VICTORIA — Expanding whistleblower protections in British Columbia will give the government more insight into issues of concern at the public service level, says the attorney general.
The protections under the Public Interest Disclosure Act were extended Friday to employees at most provincial tribunals, agencies, boards and commissions, joining about 35,000 ministry staff and workers at independent offices of the legislature, David Eby said.
The act, which became law in December 2019, allows employees to share information about possible wrongdoings that affect the public interest with designated officers or the Office of the Ombudsperson without reprisals.
More employees at agencies, boards and commissions will be covered by the protections later this year as the government continues a phased-in approach to implementing the act across the public sector, said Eby.
“The benefit of doing it in phases like this is to make sure the training and communications are in place, so these complaints are handled properly and the tools are in place for the ombudsperson to do proper investigations,” he said in an interview.
Employees at health authorities and the education sector will be covered under the act over the next two years, Eby said.
The B.C. government’s budget tabled last February said there are more than 500,000 people in the public sector, which includes the core public service, Crown corporations and agencies and employees in health, community social services, public education and post-secondary institutions.
“This program is essential for me to have increased confidence that if people see wrongdoing or violation of the public service code, they have an avenue to bring that forward so we can deal with it from a political level,” Eby said.
Whistleblower protections also give employees the confidence to come forward with issues of concern, he said.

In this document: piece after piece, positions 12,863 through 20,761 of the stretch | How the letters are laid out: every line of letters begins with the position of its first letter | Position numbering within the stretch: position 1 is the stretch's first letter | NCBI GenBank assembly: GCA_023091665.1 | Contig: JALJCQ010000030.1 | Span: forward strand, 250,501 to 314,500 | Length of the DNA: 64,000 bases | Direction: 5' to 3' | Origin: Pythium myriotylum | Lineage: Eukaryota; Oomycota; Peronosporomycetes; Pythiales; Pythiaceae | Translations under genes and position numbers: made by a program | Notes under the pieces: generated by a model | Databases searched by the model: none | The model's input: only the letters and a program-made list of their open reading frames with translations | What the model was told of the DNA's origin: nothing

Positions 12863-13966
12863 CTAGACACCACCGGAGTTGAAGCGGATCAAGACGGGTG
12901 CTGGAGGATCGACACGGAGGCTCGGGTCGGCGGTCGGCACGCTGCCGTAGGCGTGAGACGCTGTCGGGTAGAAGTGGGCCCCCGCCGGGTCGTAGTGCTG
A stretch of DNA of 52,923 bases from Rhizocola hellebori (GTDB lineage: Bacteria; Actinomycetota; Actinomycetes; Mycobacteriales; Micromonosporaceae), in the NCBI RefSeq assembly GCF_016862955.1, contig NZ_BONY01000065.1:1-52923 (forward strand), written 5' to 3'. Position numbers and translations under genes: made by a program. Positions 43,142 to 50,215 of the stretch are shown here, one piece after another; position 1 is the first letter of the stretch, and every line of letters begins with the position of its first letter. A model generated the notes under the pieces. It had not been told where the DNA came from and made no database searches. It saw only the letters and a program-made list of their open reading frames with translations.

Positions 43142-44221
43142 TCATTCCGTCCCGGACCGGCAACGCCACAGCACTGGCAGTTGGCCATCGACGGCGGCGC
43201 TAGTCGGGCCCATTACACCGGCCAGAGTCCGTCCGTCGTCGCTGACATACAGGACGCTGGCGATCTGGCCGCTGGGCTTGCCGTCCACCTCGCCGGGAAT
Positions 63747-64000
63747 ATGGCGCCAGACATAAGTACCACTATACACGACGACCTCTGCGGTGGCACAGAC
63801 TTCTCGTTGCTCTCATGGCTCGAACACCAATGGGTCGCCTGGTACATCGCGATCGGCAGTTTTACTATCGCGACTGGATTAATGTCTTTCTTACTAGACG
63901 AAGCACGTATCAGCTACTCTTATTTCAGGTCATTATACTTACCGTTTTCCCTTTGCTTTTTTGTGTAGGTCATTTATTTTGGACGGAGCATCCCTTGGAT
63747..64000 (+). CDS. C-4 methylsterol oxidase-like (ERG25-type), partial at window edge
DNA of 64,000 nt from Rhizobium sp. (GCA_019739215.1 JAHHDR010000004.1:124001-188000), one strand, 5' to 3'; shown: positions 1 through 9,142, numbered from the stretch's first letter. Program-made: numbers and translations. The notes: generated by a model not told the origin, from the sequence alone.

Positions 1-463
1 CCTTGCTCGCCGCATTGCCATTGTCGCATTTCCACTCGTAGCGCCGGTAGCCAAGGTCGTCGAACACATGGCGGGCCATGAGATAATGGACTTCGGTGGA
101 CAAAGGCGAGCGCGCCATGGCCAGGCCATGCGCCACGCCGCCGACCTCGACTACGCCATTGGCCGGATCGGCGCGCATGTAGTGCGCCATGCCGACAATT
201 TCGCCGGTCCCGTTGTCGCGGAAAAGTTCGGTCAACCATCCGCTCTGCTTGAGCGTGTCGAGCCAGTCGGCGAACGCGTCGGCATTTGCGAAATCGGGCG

“Being in the office that I’m in, I know that I don’t have insight into what’s happening day to day at the public service level,” said Eby. “If there’s a problem with somebody, if there’s an issue of corruption, an issue of bullying, an issue of any kind of integrity problem, it’s very hard for me to know as minister that that’s taking place.”
A B.C. government employees union lawyer told the province’s public inquiry into money laundering last year that better whistleblower protections for front-line casino workers may have prevented illegal cash from circulating at gaming venues.
The whistleblower protection law was introduced following a report by ombudsperson Jay Chalke into the 2012 firing of eight Health Ministry workers, one of whom later died by suicide.
Chalke said Friday he supported the phased-in approach, which allows the government and agencies to learn to work with the act.
He said his office started 10 investigations under the Public Interest Disclosure Act in the year ending March 31, 2021.
The one investigation that advanced to the completion stage did not find any wrongdoing but made a recommendation to the government for improvement, Chalke said.
“The good thing is that so far people are coming forward,” he said in an interview.
The office’s annual report includes the message, “Speak Up. You Can Make a Difference.”
“That whole notion of speak-up culture is embedded in whistleblower laws and I think the best public bodies see that and want to make that happen,” Chalke said.
This report by The Canadian Press was first published April 1, 2022.
Dirk Meissner, The Canadian Press